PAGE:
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A child's poor decision-making skills can predict later behavior problems, research shows (10/24/2014)<
Children who show poor decision-making skills at age 10 or 11 may be more likely to experience interpersonal and behavioral difficulties that have the potential to lead to high-risk health behavior in their teen years, according to a new study from Oregon State University psychology professor.
"These findings suggest that less-refined decision skills early in life could potentially be a harbinger for problem behavior in the future," said Joshua Weller, an assistant professor in the School of Psychological Science in OSU's College of Liberal Arts.
However, if poor decision-making patterns can be identified while children are still young, parents, educators and health professionals may have an opportunity to intervene and help those children enhance these skills, said Weller, who studies individual differences in decision-making.
"This research underscores that decision-making is a skill and it can be taught," he said. "The earlier you teach these skills, the potential for improving outcomes increases."
His findings were published recently in the "Journal of Behavioral Decision Making." Co-authors are Maxwell Moholy of Idaho State University and Elaine Bossard and Irwin P. Levin of Iowa State University. The research was supported by a grant from the National Science Foundation.
The researchers wanted to better understand how pre-adolescent children's decision-making skills predicted later behavior. To do so, they conducted follow-up assessments with children who had participated in a previous decision-making study.
About 100 children, ages 10 and 11, participated in the original study, where they answered questions that helped assess their decision-making skills. They were evaluated based on how they perceived the risks of a decision, their ability to use appropriate decision-making rules and whether their confidence about a decision matched their actual knowledge on a subject.
For the new study, researchers invited the original study participants - now 12 and 13 years old - and their parents back for a follow-up. In all, 76 children ages participated in the second study, which included a behavior assessment that was completed by both the parent and the child.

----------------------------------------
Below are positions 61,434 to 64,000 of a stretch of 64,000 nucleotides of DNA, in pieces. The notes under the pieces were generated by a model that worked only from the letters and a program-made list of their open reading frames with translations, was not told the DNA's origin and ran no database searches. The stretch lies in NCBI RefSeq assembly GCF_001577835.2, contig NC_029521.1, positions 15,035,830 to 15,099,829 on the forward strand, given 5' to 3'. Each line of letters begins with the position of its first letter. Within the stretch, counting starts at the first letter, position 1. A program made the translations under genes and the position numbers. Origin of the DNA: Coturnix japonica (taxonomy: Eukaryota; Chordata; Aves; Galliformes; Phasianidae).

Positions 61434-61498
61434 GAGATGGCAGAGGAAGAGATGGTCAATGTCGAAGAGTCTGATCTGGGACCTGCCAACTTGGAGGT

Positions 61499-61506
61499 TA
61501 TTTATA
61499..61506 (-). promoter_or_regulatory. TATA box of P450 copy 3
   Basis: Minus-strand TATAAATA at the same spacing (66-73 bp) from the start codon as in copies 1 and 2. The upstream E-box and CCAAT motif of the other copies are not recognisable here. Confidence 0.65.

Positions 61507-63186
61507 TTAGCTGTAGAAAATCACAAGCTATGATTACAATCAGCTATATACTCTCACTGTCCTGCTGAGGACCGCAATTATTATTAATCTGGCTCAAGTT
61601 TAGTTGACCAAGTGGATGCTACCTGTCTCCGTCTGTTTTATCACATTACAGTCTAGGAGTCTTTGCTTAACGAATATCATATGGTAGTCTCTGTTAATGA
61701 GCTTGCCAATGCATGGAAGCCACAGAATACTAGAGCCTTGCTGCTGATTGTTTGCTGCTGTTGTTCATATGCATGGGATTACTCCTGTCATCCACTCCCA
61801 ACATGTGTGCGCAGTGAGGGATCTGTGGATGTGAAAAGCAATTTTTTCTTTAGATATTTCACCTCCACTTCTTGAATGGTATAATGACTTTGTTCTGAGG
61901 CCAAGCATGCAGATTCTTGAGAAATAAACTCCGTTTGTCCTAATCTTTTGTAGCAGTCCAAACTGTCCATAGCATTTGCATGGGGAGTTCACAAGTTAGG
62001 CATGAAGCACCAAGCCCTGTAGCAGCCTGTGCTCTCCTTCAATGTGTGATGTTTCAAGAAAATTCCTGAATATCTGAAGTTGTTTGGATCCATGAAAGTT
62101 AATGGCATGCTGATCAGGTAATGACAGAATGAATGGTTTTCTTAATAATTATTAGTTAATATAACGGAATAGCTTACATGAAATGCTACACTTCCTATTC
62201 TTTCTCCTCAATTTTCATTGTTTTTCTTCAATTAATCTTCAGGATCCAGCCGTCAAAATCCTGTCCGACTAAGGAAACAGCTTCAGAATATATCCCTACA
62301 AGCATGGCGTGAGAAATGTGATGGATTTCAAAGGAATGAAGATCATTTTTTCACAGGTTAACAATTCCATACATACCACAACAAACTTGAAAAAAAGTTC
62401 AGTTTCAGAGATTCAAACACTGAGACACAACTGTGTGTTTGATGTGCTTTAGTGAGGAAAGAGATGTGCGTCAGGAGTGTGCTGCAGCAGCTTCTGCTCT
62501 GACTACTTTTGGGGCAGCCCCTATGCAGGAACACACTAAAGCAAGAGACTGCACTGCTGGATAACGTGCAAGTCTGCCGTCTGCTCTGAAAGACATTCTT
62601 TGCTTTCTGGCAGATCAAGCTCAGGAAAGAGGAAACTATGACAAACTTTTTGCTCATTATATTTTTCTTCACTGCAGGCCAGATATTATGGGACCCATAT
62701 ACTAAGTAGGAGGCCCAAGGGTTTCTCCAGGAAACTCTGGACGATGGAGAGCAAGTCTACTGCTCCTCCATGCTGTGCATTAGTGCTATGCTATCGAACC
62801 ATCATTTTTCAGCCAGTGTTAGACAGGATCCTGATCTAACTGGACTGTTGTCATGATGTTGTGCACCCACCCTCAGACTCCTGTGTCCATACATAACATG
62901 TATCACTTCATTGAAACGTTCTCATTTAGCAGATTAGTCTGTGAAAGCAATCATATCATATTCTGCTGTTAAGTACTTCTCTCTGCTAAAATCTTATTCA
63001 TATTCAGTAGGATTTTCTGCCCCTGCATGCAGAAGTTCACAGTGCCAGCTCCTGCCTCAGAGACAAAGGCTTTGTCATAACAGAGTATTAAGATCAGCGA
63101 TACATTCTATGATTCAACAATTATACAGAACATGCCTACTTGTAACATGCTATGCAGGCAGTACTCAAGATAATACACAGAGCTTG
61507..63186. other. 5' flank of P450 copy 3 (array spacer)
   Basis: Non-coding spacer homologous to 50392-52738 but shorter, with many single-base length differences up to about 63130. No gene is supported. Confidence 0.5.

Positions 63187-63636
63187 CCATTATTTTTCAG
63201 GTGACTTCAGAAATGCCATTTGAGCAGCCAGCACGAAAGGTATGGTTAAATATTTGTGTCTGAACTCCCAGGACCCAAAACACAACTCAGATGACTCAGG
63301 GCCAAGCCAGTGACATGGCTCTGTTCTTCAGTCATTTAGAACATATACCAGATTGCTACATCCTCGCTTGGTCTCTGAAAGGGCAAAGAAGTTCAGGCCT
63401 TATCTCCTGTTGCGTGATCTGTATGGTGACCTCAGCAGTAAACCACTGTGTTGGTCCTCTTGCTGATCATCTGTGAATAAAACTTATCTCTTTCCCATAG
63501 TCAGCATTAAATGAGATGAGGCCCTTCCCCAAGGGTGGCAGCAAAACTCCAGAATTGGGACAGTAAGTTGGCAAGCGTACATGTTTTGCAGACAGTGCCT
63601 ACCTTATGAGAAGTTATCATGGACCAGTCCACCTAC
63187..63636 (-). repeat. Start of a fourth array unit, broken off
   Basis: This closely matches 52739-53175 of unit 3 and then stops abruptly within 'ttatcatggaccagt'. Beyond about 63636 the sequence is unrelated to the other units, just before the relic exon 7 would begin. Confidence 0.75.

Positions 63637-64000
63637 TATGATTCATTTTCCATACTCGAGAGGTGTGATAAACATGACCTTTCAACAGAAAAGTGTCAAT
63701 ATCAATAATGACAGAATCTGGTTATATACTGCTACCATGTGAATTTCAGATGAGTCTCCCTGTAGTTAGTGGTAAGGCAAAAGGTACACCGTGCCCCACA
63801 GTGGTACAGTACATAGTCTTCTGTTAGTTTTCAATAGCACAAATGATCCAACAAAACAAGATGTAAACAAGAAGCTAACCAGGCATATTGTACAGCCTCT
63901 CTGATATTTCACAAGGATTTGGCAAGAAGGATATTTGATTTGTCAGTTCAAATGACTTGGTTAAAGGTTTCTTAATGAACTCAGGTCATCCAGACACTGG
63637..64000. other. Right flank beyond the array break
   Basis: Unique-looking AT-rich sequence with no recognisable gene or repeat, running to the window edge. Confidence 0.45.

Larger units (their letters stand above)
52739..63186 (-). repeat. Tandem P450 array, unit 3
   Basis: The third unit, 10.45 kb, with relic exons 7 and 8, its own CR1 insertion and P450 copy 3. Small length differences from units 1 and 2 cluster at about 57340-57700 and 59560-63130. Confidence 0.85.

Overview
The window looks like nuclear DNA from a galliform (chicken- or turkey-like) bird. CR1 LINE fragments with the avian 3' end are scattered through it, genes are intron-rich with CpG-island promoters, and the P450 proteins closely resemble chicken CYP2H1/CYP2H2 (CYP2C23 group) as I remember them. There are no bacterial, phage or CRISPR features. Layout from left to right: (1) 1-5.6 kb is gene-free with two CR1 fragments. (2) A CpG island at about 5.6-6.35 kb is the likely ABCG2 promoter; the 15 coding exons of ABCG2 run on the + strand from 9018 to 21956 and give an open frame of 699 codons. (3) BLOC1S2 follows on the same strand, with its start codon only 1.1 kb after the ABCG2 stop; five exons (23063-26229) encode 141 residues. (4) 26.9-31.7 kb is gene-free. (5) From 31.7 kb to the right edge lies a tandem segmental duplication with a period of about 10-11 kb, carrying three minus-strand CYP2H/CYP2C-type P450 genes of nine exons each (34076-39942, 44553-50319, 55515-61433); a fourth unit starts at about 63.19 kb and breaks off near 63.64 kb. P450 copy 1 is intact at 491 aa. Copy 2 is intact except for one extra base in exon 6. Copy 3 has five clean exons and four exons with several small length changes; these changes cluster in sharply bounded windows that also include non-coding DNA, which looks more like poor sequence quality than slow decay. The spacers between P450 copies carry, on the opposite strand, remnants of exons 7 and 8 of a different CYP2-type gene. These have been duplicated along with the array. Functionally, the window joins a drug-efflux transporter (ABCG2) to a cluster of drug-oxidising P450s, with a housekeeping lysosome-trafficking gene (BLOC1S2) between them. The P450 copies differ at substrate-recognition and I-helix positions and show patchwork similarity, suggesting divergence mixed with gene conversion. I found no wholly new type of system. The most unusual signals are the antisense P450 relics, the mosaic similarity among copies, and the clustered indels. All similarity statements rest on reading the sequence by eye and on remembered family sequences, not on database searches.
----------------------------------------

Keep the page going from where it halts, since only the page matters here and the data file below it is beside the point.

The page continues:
The behavior assessment included questions about emotional difficulties, conduct issues such as fighting or lying and problems with peers. Those kinds of behavioral issues are often linked to risky health behavior for teens, including substance abuse or high-risk sexual activity, Weller said.
Researchers compared each child's scores from the initial decision-making assessment to the child's and their parent's behavioral reports. They found that children who scored worse on the initial decision-making assessment were more likely to have behavioral problems two years later.
"Previous studies of decision-making were retrospective," Weller said. "To our knowledge, this is the first research to suggest how decision-making competence is associated with future outcomes."
The research provides new understanding about the possible links between decision-making and high-risk behavior, Weller said. It also underscores the value of teaching decision-making and related skills such as goal-setting to youths. Some interventions have demonstrated promise in helping children learn to make better decisions, he said.
In another recent study, Weller and colleagues studied the decision-making tendencies of at-risk adolescent girls who had participated in an intervention program designed to reduce substance abuse and other risky behavior. The program emphasized self-regulation, goal-setting and anger management.
The study found that girls who received the intervention in fifth-grade demonstrated better decision-making skills when they were in high school than their at-risk peers who did not participate in the intervention program.
"Most people can benefit from decision-making training. Will it always lead to the outcome you wanted? No," Weller said. "However, it boils down to the quality of your decision-making process."
That is something that parents and other adults can help children learn. For instance, a parent can talk about difficult decisions with a child. By exploring multiple points of view or showing other people's perspectives on the issue, the child learns to consider different perspectives, he said.
"Following a good process when making decisions can lead to more favorable outcomes over time," Weller said. "Focus on the quality of the decision process, rather than the outcome."
Note: This story has been adapted from a news release issued by the Oregon State University
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